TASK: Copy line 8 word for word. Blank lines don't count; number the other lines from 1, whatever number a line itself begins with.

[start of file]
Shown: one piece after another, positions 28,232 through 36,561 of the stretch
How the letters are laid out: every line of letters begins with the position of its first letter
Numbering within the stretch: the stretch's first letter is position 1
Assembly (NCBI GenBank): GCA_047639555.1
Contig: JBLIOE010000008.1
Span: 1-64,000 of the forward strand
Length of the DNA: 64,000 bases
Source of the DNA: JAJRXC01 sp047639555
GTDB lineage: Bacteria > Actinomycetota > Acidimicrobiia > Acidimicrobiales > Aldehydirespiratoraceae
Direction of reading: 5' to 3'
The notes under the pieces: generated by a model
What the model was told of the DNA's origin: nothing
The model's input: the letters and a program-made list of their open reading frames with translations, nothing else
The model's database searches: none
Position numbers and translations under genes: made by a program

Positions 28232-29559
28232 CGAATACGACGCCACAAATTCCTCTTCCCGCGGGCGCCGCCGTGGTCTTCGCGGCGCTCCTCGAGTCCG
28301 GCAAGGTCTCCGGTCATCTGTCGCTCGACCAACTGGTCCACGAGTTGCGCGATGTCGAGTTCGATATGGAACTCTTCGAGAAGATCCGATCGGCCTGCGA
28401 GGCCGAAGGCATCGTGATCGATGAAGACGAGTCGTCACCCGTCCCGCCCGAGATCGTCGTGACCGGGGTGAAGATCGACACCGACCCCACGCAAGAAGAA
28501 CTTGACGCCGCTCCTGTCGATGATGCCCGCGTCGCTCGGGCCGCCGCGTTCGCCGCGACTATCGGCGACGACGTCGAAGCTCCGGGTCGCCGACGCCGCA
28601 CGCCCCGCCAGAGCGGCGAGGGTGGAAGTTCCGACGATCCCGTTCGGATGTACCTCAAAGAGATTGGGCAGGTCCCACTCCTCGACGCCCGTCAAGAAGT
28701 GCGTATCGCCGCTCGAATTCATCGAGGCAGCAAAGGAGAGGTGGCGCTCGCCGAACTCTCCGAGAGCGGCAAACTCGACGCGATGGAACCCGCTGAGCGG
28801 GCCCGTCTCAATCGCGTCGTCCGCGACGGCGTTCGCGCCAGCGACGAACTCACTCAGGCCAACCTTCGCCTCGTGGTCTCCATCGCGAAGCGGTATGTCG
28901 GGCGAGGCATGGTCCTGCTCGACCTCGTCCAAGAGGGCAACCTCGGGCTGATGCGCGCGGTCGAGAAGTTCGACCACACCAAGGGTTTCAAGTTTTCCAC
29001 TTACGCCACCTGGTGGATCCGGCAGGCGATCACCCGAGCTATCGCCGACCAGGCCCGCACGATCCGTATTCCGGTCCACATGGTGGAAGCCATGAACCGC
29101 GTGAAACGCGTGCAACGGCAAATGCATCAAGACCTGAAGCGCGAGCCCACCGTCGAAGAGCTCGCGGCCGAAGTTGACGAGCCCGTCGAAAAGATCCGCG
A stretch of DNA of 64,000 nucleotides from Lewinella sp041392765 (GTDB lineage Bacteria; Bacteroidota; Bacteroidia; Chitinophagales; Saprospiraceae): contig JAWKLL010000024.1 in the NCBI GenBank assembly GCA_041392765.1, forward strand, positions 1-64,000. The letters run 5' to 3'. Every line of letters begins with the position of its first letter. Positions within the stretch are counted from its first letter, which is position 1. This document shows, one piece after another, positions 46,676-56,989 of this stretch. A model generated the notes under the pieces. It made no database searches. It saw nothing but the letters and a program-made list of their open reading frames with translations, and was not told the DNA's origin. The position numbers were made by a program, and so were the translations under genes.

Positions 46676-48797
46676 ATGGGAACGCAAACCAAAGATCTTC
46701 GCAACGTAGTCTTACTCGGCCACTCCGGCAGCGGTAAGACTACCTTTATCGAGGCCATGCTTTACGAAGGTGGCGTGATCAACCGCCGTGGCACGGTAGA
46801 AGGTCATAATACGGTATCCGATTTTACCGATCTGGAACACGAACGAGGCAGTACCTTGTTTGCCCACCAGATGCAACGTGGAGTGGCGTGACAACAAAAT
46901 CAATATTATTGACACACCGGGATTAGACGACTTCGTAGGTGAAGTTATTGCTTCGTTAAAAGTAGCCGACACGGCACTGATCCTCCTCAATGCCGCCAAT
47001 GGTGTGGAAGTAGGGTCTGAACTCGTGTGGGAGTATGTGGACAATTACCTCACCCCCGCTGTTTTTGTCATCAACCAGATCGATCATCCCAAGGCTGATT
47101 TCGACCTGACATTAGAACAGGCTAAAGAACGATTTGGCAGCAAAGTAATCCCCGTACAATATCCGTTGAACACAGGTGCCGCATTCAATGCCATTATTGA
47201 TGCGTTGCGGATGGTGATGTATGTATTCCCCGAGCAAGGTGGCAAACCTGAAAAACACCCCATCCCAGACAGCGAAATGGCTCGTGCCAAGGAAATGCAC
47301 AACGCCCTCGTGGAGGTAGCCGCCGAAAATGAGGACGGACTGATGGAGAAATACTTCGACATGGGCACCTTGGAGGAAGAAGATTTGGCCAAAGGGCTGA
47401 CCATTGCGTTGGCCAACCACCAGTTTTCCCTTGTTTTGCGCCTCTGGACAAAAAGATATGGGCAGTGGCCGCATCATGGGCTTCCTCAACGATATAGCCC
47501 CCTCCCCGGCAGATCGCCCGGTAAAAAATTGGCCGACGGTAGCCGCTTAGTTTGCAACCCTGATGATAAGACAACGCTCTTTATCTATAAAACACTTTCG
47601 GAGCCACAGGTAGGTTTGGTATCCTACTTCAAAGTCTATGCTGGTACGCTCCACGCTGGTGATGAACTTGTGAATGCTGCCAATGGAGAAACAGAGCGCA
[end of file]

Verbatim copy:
Source of the DNA: JAJRXC01 sp047639555